EAST TENNESSEE GEOLOGICAL SOCIETY
2018 Winter Field Trip

Selected Geologic Features in the Vicninity of
Sharp's Chapel, Union County, Tennessee

February 03, 2018

Trip Leader: Travis A. Paris

Attendance List


A similiar field trip to the Sharp's Chapel area was conducted back in November 2008 but to rekindle awareness of the geology near Sharp's Chapel, on a cold winter day, field trip leader Travis Paris escorted ETGS members back to the previous stromatolite fossil and New Prospect zinc-lead mine sites and a new location Lost Creek barite mine. A road log was followed starting from the Knox/Union County Line to the three geologic stops.

All photos taken were by Bob Gelinas.


Stromatolite Fossil Site (near Claiborne County boat ramp)

Fossils at this site can best be viewed during low water (winter pool). Fossils are found in outcrops of fine grained, slightly argillaceous, limestone that is part of the Chckamauga Group middle Ordovician in age. Left of the boat ramp, outcrops containing bryozoa, crinoid, brachiopod, and trilobite fragments can be found while exposures to the right are dominated by single and clusters of large stromatolites.

     

 

     

 

     

 


New Prospect Zinc-Lead Mine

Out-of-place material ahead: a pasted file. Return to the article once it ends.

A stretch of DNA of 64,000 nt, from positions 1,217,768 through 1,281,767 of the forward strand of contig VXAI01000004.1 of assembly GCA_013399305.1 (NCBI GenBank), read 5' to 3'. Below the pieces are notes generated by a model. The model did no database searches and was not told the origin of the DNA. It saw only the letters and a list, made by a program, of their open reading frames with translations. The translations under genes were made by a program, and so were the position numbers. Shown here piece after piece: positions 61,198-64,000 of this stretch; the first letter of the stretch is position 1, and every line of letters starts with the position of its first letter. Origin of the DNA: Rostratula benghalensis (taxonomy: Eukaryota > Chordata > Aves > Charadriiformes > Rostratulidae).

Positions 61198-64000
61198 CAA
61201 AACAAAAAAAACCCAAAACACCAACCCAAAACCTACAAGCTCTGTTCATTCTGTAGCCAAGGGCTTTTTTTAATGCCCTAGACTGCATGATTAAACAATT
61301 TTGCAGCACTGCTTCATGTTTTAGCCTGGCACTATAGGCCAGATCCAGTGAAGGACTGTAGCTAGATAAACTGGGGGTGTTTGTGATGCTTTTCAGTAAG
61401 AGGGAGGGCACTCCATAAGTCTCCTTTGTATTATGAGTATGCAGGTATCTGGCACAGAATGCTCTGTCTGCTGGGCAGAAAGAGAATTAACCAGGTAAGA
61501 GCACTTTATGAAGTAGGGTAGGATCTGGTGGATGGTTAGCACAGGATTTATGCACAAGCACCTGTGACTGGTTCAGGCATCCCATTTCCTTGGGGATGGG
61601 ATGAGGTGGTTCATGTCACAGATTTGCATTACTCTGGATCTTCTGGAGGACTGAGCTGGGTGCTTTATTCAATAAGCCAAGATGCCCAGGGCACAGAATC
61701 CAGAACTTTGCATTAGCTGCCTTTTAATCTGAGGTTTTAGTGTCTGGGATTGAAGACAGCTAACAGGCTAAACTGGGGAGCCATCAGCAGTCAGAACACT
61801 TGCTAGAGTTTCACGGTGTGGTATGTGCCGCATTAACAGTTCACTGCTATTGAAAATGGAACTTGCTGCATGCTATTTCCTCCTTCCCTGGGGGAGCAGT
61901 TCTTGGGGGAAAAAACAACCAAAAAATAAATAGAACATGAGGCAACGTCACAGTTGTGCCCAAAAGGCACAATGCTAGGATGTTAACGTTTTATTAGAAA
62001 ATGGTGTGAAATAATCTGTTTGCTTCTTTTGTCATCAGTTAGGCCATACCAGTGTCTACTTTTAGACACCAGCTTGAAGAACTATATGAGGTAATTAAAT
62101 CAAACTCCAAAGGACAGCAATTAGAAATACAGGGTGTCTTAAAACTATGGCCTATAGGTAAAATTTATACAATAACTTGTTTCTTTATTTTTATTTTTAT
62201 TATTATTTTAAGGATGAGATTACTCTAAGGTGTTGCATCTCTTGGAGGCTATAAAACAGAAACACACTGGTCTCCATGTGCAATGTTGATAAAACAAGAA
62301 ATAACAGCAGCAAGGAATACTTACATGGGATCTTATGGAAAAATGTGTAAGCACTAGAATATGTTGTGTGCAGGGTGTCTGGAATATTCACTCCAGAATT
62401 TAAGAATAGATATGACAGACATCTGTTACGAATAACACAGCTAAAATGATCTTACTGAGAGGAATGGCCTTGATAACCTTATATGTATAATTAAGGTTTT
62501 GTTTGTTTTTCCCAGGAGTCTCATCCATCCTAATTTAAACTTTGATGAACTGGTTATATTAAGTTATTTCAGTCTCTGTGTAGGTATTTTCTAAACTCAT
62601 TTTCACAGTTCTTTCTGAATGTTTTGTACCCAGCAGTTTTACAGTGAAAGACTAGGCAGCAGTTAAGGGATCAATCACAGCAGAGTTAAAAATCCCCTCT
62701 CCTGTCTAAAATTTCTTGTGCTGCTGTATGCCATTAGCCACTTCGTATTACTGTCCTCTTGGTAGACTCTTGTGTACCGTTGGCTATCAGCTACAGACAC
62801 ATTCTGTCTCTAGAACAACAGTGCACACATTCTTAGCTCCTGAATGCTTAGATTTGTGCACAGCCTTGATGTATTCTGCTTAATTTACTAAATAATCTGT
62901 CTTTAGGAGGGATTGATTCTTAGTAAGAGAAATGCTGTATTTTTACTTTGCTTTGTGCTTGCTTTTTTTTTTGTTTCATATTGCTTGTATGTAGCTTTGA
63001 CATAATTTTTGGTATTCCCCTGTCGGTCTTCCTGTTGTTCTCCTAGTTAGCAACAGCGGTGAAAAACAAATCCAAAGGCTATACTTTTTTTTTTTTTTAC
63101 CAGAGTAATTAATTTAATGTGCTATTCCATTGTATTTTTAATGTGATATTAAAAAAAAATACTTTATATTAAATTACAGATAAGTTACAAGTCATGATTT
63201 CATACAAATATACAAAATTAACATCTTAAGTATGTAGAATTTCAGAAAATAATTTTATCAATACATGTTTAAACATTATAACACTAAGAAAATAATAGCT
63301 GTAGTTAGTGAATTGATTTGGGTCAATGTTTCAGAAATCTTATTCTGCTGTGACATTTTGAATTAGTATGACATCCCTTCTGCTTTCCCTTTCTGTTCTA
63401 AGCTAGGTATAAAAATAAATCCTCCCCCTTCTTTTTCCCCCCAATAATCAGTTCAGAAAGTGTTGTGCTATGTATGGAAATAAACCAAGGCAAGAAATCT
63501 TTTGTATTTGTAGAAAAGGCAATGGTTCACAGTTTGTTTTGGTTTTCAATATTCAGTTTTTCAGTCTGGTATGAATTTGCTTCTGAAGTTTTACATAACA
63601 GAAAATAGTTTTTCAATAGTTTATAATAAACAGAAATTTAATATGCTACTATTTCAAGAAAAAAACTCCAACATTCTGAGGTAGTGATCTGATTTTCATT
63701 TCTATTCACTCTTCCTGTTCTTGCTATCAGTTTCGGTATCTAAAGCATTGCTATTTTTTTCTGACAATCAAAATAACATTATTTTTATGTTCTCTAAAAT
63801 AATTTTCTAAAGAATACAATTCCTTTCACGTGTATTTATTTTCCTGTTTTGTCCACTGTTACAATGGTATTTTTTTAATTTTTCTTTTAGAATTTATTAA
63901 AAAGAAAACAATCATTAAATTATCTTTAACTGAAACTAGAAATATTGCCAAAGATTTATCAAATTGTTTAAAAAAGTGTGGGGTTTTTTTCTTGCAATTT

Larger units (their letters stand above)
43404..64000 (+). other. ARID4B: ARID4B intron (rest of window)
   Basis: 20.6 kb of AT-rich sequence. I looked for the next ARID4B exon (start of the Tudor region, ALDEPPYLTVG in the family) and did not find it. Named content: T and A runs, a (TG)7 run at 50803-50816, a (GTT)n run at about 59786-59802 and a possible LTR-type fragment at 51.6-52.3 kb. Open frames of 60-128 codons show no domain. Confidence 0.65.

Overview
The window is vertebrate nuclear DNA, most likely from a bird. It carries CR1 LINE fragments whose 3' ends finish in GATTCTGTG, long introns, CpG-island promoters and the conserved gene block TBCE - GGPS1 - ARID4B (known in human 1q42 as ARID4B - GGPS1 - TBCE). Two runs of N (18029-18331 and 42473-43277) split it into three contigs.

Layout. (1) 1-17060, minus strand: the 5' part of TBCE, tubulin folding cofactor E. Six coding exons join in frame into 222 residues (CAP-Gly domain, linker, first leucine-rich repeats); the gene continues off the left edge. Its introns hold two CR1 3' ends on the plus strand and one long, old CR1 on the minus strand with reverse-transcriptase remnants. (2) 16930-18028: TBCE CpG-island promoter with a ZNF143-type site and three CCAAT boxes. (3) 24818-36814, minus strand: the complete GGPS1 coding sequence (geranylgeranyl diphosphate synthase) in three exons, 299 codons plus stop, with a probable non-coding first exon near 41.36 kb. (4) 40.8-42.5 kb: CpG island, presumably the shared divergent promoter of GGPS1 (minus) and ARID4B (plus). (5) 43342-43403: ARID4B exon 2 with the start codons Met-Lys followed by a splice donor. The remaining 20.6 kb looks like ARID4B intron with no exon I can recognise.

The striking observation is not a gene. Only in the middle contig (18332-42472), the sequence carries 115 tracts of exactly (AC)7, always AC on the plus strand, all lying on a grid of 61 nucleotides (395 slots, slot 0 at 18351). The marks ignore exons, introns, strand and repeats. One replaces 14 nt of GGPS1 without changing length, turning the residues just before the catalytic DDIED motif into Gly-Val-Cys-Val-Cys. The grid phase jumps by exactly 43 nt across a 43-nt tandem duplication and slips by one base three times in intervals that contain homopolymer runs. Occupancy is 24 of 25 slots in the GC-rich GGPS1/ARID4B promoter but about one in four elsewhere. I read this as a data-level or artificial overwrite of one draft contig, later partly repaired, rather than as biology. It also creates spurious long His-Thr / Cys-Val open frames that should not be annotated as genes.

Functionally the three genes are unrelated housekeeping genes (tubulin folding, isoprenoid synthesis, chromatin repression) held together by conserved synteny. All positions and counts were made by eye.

Ore of the mine is located on the eastern side of a domal structure known as the Lead Mine Bend dome of the Cambrian upper Maynardville Limestone. The mine is also on the southern limb of the Powell River anticline. The mine was operated from 1883-1888, 1889-1897, 1898-1901, 1914-1918, and during World War II. An estimated 195,000 tons of ore and concentrate has been removed. The mine floor is flat and shows brecciation and slickenslides while the roof is brecciated but poorly mineralized. During World War II production, ore bearing roof support pillars were removed currently making the mine roof unstable. Hard hats were worn if mine exploring was conducted.

       
       
       

Lost Creek Barite Mine

The Lost Creek Barite mine is a lone deposit on the north side of Norris Lake in Northern Union County. It operated as an open pit mine from 1938-1940 until is was described as being mined out. In 1965-1966, it reopened and was able to produce 2,500 tons of barite concentrate. Thorugh research and other mineral work, Travis Paris believes the breccia bearing barite deposit is the result of a hydrothermal breakthough confined to the lower Ordovician Mascot formation. Minerals found within this breccia are barite, pyrite, and trace amounts of sphalerite.

     

 

     

 

     

 


ETGS extends special thanks to Travis Paris who graciously contributed assembly and production of the detailed guide book as well as his time and knowledge of Union County geology.


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February 10, 2018